Europe

Catalonia independence: Catalans put the case for and against

A woman holds a candle during a demonstration in Barcelona against the arrest of two Catalan separatist leaders, 17 October 2017 Image copyright Getty Images
Image caption Catalonia's future is uncertain, with the region divided over independence

Until recently, Barcelona was a city best known for its football, architecture, climate, and culture. Few overseas were aware of the political tensions in the Catalan capital.

However, that has all changed.

On 1 October, a disputed referendum was held in Catalonia, asking whether the region should be an independent state. This vote was suspended by Spain's Constitutional Court, which later declared the result - which organisers said was a resounding "Yes" - void.

A little more than a week later, Catalan President Carles Puigdemont signed a declaration of independence but immediately suspended its implementation.

Spain's Prime Minister Mariano Rajoy responded by asking the Catalan government to clarify whether or not it had declared actual independence, setting a final deadline of 19 October for a response.

Madrid has threatened to suspend the region's autonomy.

But what do those on the ground in Barcelona have to say?

View from Catalonia: Unionists v separatists

Image copyright Getty Images

What do unionists say?

Anna*, law student

  • On independence: "It's a step backwards in history, and a huge contradiction to the message of the EU; the notion of creating a community, not creating barriers. Politicians are leading people when it should be the people who lead politicians. I find it very, very sad."
  • On losing autonomy: "Catalonia is [already] losing something worse than just its autonomy; it is losing businesses day after day. That's what worries me as a young person soon to be entering the labour market."
  • How would a breakaway affect you?: "I feel Catalan, yet I also feel Spanish. I do not see the sense of creating barriers in societies. Many things have to be changed, but independence is not the solution."

Sofia*, postgraduate student

  • On independence: "The Catalan secessionist leaders need to put an end to the pro-independence project. There needs to be fresh elections to the Spanish and Catalan parliaments."
  • On losing autonomy: "I'm afraid that the Catalan institutions are not exercising their legal and political obligations. One cannot lose autonomy that one is not exercising."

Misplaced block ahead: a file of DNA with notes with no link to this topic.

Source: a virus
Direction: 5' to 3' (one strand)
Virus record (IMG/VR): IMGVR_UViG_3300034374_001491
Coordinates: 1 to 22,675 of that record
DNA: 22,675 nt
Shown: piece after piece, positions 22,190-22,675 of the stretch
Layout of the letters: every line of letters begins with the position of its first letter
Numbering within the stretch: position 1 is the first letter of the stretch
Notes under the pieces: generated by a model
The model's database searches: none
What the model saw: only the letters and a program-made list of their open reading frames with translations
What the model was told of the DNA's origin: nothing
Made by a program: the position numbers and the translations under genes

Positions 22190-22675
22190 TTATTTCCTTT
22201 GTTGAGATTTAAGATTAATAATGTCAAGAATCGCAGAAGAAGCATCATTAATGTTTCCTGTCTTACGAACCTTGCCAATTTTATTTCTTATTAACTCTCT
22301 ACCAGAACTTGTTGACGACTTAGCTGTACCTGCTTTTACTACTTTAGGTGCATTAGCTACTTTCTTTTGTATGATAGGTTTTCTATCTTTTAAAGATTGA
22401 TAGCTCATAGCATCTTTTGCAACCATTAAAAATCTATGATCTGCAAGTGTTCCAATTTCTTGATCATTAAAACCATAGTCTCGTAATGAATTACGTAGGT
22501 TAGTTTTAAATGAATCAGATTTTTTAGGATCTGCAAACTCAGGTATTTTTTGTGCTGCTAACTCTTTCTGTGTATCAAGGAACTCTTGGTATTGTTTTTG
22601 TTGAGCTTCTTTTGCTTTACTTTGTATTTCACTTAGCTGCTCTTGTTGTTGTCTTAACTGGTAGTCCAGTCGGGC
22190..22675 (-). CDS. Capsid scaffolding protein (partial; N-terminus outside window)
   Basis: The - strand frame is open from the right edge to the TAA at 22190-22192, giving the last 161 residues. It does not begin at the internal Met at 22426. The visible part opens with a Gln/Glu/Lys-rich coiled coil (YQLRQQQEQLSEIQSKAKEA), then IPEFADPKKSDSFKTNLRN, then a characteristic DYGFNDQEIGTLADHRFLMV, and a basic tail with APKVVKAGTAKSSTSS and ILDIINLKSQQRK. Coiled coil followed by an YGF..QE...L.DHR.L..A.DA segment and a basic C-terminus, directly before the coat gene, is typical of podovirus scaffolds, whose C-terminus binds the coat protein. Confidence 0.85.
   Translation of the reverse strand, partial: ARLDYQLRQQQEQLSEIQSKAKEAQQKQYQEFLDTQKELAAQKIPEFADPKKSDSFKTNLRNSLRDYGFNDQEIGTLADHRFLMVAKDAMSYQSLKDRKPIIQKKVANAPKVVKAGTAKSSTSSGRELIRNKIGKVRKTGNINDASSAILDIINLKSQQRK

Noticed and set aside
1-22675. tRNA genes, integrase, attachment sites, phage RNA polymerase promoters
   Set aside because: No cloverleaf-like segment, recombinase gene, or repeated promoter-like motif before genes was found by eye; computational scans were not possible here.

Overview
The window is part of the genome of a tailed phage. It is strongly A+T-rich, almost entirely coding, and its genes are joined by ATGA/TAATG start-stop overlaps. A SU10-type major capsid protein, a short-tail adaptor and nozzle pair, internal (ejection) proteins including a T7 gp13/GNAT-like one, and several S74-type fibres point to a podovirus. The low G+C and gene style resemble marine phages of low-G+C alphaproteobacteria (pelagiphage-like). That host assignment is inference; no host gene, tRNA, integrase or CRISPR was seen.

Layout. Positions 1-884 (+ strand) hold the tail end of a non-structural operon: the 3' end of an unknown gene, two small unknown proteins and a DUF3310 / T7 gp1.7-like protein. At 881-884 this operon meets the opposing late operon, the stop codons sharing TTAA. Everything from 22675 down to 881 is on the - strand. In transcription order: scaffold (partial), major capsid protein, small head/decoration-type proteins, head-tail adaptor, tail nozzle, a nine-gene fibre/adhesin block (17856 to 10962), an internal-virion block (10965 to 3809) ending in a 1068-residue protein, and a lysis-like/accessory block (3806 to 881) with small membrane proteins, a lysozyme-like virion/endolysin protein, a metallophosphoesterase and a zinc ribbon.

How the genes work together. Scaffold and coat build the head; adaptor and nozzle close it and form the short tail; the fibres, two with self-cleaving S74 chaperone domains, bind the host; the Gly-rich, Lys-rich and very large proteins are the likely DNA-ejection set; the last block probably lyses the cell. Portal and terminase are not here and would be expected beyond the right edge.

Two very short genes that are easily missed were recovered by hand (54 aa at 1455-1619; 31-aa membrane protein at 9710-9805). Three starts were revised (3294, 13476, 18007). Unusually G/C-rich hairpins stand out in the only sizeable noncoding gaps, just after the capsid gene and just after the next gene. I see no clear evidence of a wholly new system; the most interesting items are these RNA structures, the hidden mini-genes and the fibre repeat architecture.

• How would a breakaway affect you?: "I fear it would lead to a loss of rights, economic instability, a lowering of or an inability to maintain pensions, an automatic EU exit, and greater unemployment across Catalan society."

Catalan crisis in 300 words

What about the separatists?

Andrés da Silva, law and international politics student

  • On independence: "Catalonia is more likely to adapt and succeed if it is independent; it is also the only way to preserve the Catalan culture, history, identity, and language."
  • On losing autonomy: "There are already research centres and universities that have had to suspend projects because the Spanish government has frozen their bank accounts. It is an aberration that I see to be the repression of Catalans."
  • How would a breakaway affect you?: "An independent Catalonia is the only way for future generations to live in a socially fair and economically prosperous country. I do not want my children to live in a country that constantly scorns the Catalan identity and its symbols."

Jordi, intern at the Catalan interior ministry

Image caption Jordi: "I want Catalonia to be an independent country with a republican regime"
  • On independence: "Not only is there an unwillingness to negotiate over the independence of Catalonia, there is also an absolute denial of dialogue about the possibility of a legal referendum with all possible democratic guarantees. Renouncing independence is to return to a time more than 40 years ago, and to lose everything that has been fought for over decades."
  • On losing autonomy: "The fear that Catalonia will lose its autonomy is always there."
  • How would a breakaway affect you?: "The impact on my life will be important, as well as [the lives] of everyone. Personally, I could lose my job at the service of the Catalan administration."

Reality Check: Would Catalonia be a viable country?

*These names have been changed to protect the interviewees' anonymity

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